The North Dakota State University Extension Service is launching a series of workshops to help communities get involved in the local foods movement.
Posted June 17, 2013
The first workshop, Building Capacity for Local/Regional Food and Understanding the Industry, will be held Aug. 13 at FARRMS in Medina.
Interest in eating locally produced food continues to grow among consumers, restaurants, schools and grocers. The reasons vary, but health, safety, freshness and knowing where one’s food comes from are four key drivers.
“The interest in eating local is behind the NDSU Extension effort to train local people to support opportunities to grow foods here,” says Abby Gold, Extension nutrition and wellness specialist. “After the training, program participants will develop projects that help their communities explore strategies to increase local food availability.”
From 2007 through 2010, local food sales increased from $1.2 billion to $5 billion nationally. This trend appears to be continuing because more farmers markets open each year and the number of small farms (those less than 100 acres) is expanding.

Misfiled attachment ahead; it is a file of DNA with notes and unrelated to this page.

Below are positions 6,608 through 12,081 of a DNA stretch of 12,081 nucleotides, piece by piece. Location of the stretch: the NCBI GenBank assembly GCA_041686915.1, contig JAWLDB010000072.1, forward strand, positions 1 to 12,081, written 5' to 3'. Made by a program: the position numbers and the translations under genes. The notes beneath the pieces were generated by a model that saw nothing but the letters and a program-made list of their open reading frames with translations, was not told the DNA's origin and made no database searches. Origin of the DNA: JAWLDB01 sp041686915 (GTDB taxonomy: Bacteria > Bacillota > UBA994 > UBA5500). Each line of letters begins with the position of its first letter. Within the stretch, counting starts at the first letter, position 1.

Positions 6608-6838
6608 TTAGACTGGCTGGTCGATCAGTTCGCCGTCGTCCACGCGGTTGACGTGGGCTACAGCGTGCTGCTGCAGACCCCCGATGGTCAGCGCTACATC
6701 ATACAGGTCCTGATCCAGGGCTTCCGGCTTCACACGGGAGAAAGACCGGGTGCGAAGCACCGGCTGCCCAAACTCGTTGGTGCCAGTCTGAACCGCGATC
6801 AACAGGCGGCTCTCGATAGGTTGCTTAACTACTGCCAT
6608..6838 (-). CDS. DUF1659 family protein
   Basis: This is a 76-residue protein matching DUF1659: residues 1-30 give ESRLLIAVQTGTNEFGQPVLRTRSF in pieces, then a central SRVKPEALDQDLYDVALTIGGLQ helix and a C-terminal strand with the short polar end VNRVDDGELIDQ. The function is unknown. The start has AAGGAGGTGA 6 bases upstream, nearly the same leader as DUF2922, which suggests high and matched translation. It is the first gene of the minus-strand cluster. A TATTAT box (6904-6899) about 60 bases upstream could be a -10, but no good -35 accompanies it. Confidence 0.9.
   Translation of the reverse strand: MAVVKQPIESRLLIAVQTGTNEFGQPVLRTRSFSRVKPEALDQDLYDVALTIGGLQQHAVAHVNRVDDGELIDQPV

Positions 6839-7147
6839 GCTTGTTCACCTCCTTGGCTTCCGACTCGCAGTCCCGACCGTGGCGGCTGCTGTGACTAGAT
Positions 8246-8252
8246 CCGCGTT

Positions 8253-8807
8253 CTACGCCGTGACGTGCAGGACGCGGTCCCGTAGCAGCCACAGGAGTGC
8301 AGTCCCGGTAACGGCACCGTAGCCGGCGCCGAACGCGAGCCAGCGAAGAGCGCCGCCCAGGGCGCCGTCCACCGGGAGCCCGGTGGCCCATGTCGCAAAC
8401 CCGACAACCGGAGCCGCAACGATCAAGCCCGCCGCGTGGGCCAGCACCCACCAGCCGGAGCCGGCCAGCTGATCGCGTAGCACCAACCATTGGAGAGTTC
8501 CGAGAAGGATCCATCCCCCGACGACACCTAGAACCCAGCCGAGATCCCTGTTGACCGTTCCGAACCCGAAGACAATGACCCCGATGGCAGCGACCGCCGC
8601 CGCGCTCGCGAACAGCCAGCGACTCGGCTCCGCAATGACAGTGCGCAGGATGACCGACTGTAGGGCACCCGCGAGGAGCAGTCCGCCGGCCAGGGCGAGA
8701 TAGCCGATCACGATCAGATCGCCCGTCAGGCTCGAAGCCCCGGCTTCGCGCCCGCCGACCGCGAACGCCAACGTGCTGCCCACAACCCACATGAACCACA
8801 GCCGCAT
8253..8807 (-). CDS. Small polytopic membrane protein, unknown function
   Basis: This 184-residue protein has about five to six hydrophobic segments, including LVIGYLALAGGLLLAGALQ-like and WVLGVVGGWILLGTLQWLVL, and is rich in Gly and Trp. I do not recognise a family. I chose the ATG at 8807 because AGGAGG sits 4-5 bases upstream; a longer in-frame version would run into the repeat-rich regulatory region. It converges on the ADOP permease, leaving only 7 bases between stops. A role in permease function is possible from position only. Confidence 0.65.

North Dakota has gained more than nine farmers markets in the last two years. Plus, existing farmers markets are offering more products and adding new vendors. New means of direct product sales, such as community-supported agriculture (also known as CSAs) and food cooperatives, also are becoming available.
In a 2011 NDSU symposium that examined scaling up local foods, participants acknowledged that training to help expand this effort, especially in local areas, was needed.
“The training needs varied from helping producers with food safety issues to helping consumers better understand how local foods support good nutrition,” Gold says.
Issues North Dakota faces in meeting the demand for locally produced food are the lack of producers, transportation and rural retail outlets.
“Small farm specialty crop producers account for less than 5 percent of our agricultural producers,” says Glenn Muske, NDSU Extension’s rural and agribusiness enterprise development specialist. “Meeting this growing demand will mean helping potential producers see this as an opportunity and helping ensure they can do it profitably.”
To register for the workshop, visit www.ag.ndsu.edu/smallbusiness. The registration deadline is July 15.
The workshop is free of charge. Participants will receive travel stipends and a small grant to initiate a local foods program in their communities.
For more information, contact Muske at email@example.com or call (701)328-9718.